Saturday, October 20, 2018

Hedgerows, Shelterbelts, and Wind

The Wind

 There are 3 common challenges to New Harmony gardeners:  wind, weeds, and wildlife.  Perhaps you share these same challenges in your location.  This post will address wind issues.  It is not uncommon for those moving into our area to build a beautiful raised bed garden only to be discouraged by pitiful harvests.  The wind is one culprit that perhaps is not given enough consideration when planning the garden.

This is a natural windbreak of Gambrel oaks on the south side of one garden.

Wind is not all bad at low speeds.  Low wind speeds (less than three to five) actually have a positive effect on plants.  It encourages the plant to develop thicker and strong stems. Unfortunately as wind speed increased plant development is slowed, growth is restricted, and the form of the plant can be altered all of which will result in pitiful

Sustained high winds actually change the growth and development of the plant. The stress of wind results in smaller plants with shorter internodes, smaller leaf area, and thicker stems. And this of course will result in pitiful discouraging harvests.

Wind damages delicate petals on ornamental plants

Other effects of wind in the garden:

  • water evaporates from the soil more quickly drying out the surface

  • Petals of delicate flowers can be blown off

  • Wind can damage flowers pistol and stamen and make pollination difficult.

  • Butterflies and bees avoid flying in windy conditions

  • Tall profile plants can be blown over damaging stems

  • High winds can damage roots by dislodging them

  • Strong winds cause excessive water loss from plants through transpiration

  • In prolonged winds the stomata close to limit loss of water.  This decreases photosynthesis. 

  • Fruit rubs on other branches, canes, or stems and is damaged 
You can take advantage of the natural land contours and landscape.  This garden has a dike on one side, a grove of Gambrel oak on the south and native shrubs and junipers on the north side.

How a wind break works:

As the wind approaches the barrier, it is carried up and over the barrier.  Wind speeds behind the barrier are reduced and crops are protected.

The height of the wind barrier will determine the distance from the barrier where wind speed will be reduced. Maximum windd speed reduction occurs from 5 to 8 times the height of the wind break.  So a hedgerow of 8 feet will reduce wind from 40 to 64 ft from the break.  (University of Nebraska)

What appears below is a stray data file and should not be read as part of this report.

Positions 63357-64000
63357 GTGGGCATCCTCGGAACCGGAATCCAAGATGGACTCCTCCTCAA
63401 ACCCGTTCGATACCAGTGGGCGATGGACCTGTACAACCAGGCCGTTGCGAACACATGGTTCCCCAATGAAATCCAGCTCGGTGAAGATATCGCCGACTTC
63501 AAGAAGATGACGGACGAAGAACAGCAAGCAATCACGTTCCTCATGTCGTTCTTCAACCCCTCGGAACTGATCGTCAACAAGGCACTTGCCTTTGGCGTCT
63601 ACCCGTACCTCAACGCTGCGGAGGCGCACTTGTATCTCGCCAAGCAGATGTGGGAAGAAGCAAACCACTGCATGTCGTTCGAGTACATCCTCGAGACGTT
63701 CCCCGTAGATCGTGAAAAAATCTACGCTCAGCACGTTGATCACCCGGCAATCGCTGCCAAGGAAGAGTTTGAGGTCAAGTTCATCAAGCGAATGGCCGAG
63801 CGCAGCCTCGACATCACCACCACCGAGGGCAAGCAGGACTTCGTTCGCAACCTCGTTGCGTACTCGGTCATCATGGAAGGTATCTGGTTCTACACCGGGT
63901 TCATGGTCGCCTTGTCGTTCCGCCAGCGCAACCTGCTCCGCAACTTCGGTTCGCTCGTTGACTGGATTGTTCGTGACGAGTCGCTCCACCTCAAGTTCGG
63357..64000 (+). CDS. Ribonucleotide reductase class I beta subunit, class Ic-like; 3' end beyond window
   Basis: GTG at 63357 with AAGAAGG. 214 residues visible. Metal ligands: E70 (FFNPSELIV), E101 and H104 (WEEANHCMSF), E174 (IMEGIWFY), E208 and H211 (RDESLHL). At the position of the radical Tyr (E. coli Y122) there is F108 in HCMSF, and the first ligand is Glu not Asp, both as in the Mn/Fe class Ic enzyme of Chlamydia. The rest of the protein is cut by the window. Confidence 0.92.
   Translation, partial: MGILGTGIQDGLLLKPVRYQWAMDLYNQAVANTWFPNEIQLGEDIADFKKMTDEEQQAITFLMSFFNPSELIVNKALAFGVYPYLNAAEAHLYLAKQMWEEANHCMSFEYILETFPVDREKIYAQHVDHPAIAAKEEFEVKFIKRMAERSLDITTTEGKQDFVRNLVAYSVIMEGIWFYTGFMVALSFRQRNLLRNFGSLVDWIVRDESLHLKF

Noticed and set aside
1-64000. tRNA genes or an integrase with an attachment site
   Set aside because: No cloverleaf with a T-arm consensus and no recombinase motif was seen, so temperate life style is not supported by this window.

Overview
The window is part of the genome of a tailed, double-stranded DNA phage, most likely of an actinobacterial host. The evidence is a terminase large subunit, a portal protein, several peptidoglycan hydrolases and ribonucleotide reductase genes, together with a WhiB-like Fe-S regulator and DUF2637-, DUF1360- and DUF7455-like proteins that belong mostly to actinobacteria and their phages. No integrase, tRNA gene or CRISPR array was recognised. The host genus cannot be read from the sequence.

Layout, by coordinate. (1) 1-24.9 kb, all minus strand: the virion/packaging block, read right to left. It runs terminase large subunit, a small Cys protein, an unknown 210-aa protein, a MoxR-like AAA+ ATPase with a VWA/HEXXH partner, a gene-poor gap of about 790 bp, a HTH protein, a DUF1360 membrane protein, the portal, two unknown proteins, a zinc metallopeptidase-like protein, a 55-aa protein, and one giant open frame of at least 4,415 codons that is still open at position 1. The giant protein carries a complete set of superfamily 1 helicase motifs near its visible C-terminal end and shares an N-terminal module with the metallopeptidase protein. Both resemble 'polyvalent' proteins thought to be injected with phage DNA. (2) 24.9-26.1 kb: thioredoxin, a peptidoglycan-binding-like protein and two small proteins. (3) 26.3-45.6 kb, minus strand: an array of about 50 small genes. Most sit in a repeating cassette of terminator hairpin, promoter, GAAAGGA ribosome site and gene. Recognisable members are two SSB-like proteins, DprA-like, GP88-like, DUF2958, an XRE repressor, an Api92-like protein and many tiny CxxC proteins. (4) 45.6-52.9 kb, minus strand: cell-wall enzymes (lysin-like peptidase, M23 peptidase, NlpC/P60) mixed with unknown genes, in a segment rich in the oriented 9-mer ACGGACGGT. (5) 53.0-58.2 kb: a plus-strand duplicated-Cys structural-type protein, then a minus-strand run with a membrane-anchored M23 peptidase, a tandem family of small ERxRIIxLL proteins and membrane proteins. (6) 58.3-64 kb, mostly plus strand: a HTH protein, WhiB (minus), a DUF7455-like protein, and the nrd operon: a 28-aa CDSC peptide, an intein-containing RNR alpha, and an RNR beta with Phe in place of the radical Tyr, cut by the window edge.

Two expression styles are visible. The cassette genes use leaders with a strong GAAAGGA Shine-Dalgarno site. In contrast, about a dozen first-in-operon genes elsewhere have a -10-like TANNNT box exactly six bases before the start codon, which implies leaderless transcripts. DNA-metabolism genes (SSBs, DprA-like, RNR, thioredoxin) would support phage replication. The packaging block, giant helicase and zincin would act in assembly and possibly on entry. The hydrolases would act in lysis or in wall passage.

The degree of wind reduction will depend on he type of windbreak. Within the sheltered area you can have microclimates which result in warmer air and soil temperatures. (University of Nebraska)
Even a small open fence with shrubs on one side offers wind shelter.

Garden Walls and Fences

When choosing fencing material, choose material that allows for some airflow.  A solid wall creates turbulence in the air current while a non solid wall slows wind speed without creating extra currents.  There are numerous options.  Even burlap stretched over wire will slow wind speed.
A living wall can shelter a porch as well as a garden.  Honeysuckle can be trained on a trellis or wire fence around the garden.  It grows very thick, bumble bees love it, and it smells incredible.

A Living Wall or Windbreak

Hedgerows are generally shrubs grown close together.  A shelterbelt consists of one or more rows of trees and shrubs designed to offer protection.  

A living wall offers the added benefits of erosion control, wildlife habitat, food and shelters for pollinators, privacy, ornamental appeal, and privacy.  

Living wall can include edibles that will give variety to your harvests.

Keep in that living walls need to be irrigated, weeded, pruned, and maintained. If you do not want another area to take care of then build a fence or wall.

Things to Consider:

  • Vegetables need early spring protection so consider using evergreens
  •  Use a variety of species rather than one species.  This provides habitat for beneficial insects, pollinators, and reduces risks of a single pest or disease causing problems.
  • Food crops can be used as windbreaks.  3-4 rows of corn or sunflowers can shield fall crops.  Grains can shelter early spring crops.

Silver queen corn is 6-7 feet tall and can shelter low growing ground crops.

 Suggested plantings for wind breaks:


Blue Spruce:  Beautiful tall growing evergreen.  Branches to the ground with blue green needles.
Slow growing.

Austrian Pine:  Fast growing long needled pine. 

Eastern Red Cedar:  Very good wind break thick and bushy

Rocky Mountain Juniper

Broadleaf Trees:

Big Tooth Maple:  Native to Utah. Can be bushy or tree like with good fall color